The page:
"If somebody makes a surprising or controversial claim, then we first look at why they are making this claim and what evidence there is for it."

    How can Rothermel's results be classed as surprising or controversial when they agree with all the research carried out so far?

  7. Simon said,
    "He did not, as far as I know, administer any formal tests to them. From the tone of his books and his remarks about late reading, I suspect that if he had done the NLP assessment of reading, that it would have shown lower scores than school educated children."

    Well yes, of course a child who doesn't learn to read until they are 11 will have a lower score than school educated children at age 10, 11 or even 12, but Alan Thomas was very surprised about this aspect of informal education. He says:

    "In light of this [the usual effect of late reading, that the child does not catch up and the deficit in reading age widens as they get older], a wholly unexpected finding was the number of children who learned to read 'late', even as late as 10 or 11 years of age. Even more surprising was that starting to read late had, as far as could be ascertained, no adverse effect on intellectual development, self-worth, or even subsequent attainment in literacy. In general these 'late' readers soon caught up with and passed the reading level commensurate with their ages and, in common with most other home educated children, went on to thoroughly enjoy reading."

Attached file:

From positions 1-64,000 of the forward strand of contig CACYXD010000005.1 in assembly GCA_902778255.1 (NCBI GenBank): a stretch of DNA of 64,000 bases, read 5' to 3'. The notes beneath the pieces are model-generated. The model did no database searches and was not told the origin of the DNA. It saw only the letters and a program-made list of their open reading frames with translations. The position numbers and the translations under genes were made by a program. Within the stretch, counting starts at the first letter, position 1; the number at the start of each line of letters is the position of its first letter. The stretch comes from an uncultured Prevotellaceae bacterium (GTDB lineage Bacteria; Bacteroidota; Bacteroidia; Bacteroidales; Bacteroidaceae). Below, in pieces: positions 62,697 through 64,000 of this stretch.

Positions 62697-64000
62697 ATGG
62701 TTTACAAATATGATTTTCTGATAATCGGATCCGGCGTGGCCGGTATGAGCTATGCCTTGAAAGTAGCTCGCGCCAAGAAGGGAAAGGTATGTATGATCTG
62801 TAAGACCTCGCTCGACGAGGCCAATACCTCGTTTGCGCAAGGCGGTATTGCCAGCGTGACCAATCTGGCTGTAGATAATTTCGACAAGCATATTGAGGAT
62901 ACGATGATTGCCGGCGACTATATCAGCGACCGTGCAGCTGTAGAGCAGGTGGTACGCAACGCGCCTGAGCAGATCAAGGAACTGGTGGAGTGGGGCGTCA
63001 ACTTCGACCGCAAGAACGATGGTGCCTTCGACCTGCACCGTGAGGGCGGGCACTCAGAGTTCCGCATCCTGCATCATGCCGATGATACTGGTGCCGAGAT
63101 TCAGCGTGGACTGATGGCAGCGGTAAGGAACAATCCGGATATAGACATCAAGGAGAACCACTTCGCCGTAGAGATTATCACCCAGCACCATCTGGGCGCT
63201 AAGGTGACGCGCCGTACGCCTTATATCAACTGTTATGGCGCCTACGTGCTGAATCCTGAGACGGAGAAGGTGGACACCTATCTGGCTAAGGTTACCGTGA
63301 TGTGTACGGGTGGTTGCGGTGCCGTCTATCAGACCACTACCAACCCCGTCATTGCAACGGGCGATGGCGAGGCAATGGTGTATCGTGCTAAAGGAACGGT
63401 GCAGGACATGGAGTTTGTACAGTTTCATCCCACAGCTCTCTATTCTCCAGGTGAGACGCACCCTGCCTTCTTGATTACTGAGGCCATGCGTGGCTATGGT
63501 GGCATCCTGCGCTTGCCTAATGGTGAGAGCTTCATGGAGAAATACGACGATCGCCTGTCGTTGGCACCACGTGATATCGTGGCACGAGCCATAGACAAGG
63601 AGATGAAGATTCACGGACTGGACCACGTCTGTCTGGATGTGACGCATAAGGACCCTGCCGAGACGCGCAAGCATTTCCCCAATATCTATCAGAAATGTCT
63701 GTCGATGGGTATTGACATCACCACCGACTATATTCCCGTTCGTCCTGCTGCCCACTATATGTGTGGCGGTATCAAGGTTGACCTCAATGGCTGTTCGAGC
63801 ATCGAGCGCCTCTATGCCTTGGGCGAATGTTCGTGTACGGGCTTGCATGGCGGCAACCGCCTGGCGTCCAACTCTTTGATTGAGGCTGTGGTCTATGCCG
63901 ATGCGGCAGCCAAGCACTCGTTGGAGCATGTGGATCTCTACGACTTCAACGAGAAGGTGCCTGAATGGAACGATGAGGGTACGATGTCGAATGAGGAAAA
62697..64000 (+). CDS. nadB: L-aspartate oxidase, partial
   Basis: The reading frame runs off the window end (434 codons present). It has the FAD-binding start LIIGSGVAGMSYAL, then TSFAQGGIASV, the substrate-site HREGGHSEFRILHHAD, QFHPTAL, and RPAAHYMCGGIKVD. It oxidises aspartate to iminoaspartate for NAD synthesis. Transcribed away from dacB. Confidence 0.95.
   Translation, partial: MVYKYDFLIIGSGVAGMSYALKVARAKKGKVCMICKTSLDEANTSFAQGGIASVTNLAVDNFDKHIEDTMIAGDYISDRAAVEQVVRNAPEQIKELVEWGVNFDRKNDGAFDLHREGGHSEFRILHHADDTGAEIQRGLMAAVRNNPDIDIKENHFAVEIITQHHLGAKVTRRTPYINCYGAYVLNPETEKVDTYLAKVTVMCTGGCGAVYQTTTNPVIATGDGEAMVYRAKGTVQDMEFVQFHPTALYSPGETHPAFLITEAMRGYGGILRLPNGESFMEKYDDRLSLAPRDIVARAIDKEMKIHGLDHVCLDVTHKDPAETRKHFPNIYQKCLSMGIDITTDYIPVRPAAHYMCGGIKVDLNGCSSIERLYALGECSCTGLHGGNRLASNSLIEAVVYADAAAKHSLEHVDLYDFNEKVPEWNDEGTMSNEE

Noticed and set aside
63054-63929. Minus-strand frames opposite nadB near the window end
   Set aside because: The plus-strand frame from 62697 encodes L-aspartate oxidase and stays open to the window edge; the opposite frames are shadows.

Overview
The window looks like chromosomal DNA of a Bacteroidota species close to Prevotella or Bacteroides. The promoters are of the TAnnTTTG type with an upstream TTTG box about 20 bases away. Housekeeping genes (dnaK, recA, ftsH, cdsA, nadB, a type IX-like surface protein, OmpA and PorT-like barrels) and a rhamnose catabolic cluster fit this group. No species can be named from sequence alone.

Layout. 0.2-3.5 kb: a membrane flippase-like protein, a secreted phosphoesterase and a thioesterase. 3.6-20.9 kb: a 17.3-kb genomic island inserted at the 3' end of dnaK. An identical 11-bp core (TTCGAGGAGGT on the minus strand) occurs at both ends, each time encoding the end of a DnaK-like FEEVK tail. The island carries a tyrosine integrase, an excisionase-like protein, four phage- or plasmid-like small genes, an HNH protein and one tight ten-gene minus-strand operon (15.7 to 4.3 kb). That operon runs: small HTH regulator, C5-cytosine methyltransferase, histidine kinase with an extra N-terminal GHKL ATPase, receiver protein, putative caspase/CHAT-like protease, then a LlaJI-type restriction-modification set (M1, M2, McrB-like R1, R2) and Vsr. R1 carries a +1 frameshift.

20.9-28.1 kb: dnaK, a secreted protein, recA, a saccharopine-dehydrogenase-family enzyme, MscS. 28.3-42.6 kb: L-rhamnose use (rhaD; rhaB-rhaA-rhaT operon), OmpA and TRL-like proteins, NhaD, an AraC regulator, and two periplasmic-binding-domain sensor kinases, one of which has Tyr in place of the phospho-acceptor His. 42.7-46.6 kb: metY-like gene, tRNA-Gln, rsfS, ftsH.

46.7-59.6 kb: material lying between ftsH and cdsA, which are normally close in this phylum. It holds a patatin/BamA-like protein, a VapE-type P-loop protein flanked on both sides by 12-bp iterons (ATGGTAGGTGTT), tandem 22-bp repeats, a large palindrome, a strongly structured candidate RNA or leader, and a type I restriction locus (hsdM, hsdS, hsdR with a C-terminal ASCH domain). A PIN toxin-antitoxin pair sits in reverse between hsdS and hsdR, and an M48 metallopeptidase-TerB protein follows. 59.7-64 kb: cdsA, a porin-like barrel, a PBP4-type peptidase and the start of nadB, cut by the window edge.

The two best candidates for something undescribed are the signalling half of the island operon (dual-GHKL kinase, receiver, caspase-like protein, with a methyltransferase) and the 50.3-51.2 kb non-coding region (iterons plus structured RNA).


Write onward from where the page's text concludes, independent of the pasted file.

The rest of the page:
This seems to contradict your recollection of his tone.

  8. I've just read some more of the chapter on late reading in Alan Thomas' book and found this section particularly interesting:

    "In the final analysis of 100 families, a total of 19 children (12 male, seven female) could be described as 'late' readers out of 105 who had never been to school and were aged at least 8 years of age at the time of interview. It is fair to conclude that learning to read 'late' is a feature of home education, at least for those children who have never been to school"

    19 out of 105. That's roughly 1 in 5 which is the proportion of adults in the UK who are functionally illiterate (according to an article in the Times). Now maybe this is a coincidence, but it seems possible to me that if 1 in 5 people are naturally best suited to learning to read late, this may explain the 1 in 5 who fail to learn to read sufficiently well in school, because school is just not suitable for late readers. As I've mentioned before, I know a school educated child who didn't read until they were 12 and learnt from computer games at home in the end. Until that point he had been set the same work and tests as his peers in school and, of course, this severely limited the amount he could learn and he failed repeatedly. Contrast this to my late readers who were able to learn in a variety of ways before they could read without failing, and have gone on to learn to read at adult levels without problems.

    Maybe, for roughly 1 in 5 of the population, the brain development from concrete to abstract thinking during adolescence is more significant than for the 4 in 5 who are able to learn to read early, it could possibly even be a requirement.

    Brain Development in Young Adolescents

  9. That is quite an interesting point, Sharon, and I don't doubt for a moment that some people's brains are wired up so the part handling readding does not work very well until they are alittle older.